F. Develop conclusions relevant to established
objectives.
TECHNIQUES USED IN FINANCIAL STATEMENT ANALYSIS
There are various techniques available to analysts in
understanding and interpreting the financial statements of
a specific entity. Commonly used financial statement

analysis techniques are horizontal analysis, vertical analysis,


ratio analysis and gross profit variation analysis.
HORIZONTAL ANALYSIS
In horizontal or comparative analysis, data from two or
more consecutive time periods are compared. The
difference between the figures of the two periods is
calculated and the percentage change from one period
to the next is computed using the earlier period as the
base. Horizontal analysis may also involve comparison
between the actual and budgets or two versions of
budgets.
% of change =

Most recent value Base period value


Base period value

In performing horizontal analysis, the following are to be


considered:
A. If the base is zero or negative as in the case of
discounts on bonds payable, the percentage
change is not computed anymore.
B. Percentage changes and absolute amount
changes should both be considered in interpreting
the results of the analysis.
C. Comparative figures enhance analysis. It is better if
companies prepare comparative figures for a
period of longer than two years.
D. To highlight the trends in some important accounts,
long-term comparisons may be presented through
tables, graphs or charts.
E. Horizontal analysis of financial statements can also
be carried out by computing trend percentages.
Trend percentages state several years financial
data in terms of a base year. The base year equals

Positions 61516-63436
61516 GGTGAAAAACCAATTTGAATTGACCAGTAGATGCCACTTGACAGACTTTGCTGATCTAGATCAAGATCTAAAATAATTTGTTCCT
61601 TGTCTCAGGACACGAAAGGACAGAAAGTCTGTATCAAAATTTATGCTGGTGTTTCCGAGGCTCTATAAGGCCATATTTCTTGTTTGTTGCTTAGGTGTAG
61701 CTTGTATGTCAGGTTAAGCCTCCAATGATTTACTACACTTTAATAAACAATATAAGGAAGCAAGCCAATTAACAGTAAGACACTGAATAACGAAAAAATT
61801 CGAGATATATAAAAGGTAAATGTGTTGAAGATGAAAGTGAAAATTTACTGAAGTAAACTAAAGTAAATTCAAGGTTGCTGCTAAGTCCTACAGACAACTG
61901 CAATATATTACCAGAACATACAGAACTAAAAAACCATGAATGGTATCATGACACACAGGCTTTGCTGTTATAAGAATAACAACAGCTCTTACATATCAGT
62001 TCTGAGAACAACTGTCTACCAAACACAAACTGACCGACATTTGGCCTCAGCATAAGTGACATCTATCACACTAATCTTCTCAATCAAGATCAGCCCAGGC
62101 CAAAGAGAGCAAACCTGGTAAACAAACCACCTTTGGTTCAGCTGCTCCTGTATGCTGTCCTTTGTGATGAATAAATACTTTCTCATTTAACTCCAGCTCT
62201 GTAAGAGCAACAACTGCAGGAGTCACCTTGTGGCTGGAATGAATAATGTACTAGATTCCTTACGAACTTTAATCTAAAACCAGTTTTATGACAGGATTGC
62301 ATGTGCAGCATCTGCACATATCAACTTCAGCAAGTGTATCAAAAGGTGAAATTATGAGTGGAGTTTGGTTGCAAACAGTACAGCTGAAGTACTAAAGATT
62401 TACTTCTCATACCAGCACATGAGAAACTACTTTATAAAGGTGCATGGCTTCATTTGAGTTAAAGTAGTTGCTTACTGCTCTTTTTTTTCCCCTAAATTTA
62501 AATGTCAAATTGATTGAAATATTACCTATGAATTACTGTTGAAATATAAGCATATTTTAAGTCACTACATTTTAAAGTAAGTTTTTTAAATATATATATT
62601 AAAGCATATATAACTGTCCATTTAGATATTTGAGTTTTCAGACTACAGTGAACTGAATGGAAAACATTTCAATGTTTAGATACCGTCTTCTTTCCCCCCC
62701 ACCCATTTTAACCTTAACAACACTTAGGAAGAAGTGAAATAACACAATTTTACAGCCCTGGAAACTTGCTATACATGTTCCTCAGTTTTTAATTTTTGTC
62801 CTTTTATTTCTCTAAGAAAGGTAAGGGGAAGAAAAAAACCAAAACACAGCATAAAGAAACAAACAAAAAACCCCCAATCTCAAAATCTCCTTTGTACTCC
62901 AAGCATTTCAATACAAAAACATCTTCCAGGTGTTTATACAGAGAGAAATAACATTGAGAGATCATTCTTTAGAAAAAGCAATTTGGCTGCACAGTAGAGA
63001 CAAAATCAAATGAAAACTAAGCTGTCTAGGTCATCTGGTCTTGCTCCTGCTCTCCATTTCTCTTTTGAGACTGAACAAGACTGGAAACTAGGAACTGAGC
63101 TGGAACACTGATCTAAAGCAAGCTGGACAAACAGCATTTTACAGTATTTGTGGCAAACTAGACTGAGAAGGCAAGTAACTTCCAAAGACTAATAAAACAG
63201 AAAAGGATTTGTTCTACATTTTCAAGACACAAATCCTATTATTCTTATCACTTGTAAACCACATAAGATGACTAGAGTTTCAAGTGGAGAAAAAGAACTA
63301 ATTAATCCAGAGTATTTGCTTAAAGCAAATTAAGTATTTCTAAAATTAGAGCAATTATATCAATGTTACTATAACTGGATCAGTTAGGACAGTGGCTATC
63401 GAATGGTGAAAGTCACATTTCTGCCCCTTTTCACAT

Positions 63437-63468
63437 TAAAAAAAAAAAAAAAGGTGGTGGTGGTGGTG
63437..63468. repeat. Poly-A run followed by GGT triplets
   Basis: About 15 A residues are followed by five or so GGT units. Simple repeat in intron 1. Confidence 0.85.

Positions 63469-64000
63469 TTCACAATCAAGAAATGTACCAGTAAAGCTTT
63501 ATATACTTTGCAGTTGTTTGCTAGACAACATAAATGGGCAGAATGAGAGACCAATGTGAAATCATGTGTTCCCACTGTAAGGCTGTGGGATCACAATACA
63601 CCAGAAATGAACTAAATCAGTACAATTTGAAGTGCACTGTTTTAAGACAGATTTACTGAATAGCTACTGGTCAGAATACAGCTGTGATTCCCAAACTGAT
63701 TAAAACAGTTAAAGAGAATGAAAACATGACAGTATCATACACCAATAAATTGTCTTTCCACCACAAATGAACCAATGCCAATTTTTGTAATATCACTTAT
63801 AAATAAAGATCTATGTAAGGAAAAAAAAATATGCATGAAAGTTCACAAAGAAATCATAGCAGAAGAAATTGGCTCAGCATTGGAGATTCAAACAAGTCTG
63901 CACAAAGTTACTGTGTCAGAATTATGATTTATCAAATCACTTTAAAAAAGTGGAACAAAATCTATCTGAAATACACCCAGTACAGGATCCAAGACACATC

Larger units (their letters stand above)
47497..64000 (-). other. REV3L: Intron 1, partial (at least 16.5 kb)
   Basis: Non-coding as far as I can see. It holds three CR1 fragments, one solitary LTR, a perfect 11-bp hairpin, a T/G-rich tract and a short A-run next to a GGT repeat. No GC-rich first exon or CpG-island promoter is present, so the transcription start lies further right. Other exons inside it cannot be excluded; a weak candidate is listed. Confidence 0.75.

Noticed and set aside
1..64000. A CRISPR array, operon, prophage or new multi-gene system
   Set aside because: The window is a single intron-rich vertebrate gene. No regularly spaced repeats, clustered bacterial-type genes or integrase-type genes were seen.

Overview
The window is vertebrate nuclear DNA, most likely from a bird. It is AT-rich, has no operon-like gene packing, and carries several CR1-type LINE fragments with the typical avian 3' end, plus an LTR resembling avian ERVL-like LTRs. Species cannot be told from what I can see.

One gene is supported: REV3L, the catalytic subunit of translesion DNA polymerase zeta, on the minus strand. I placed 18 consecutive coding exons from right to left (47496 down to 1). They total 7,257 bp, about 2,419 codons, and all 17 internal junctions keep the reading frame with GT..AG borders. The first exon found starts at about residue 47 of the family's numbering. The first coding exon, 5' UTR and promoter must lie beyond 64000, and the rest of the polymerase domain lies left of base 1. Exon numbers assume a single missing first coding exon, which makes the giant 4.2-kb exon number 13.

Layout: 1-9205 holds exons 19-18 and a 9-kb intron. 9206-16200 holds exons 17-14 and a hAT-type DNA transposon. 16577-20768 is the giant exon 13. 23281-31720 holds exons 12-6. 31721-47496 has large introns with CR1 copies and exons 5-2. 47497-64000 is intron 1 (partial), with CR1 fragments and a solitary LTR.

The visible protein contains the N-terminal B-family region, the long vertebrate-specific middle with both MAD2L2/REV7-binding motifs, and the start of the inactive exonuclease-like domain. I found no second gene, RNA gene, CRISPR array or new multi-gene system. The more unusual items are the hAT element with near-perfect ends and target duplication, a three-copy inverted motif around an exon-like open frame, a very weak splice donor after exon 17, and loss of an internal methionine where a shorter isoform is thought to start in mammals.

100%, with all other years stated as some
percentage of this base.
VERTICAL ANALYSIS
In vertical or common size analysis, figures in the financial
statements of a single period are compared by converting
them as a percentage of a common base. To accomplish
this, a common size or percentage composition statement
is prepared where all statement values are expressed as a
percentage of a base number which is set equal to 100%.
% of base value =

Value of item under consideration


Base value

In performing horizontal analysis, the following are to be


considered:
A. Normally, the base to be used is the net sales for
the income statement and total assets for the
statement of financial position.
B. Vertical analysis is more useful in comparing two
entities of differing size which first should be put in
equal standing by expressing their financial figures
into percentage and defining a common account
as base.
C. Vertical analysis gives additional information on
how the money coming from customers is
distributed among suppliers, employees, lessors,
creditors, government and owners.
RATIO ANALYSIS
In ratio analysis, one variable is selected as the numerator
while another variable is selected as the denominator to
show a relationship which can be expressed as a
percentage, a ratio or merely a number. In calculating
ratios, the following rules shall be observed:
A. Generally, when calculating a ratio, the amounts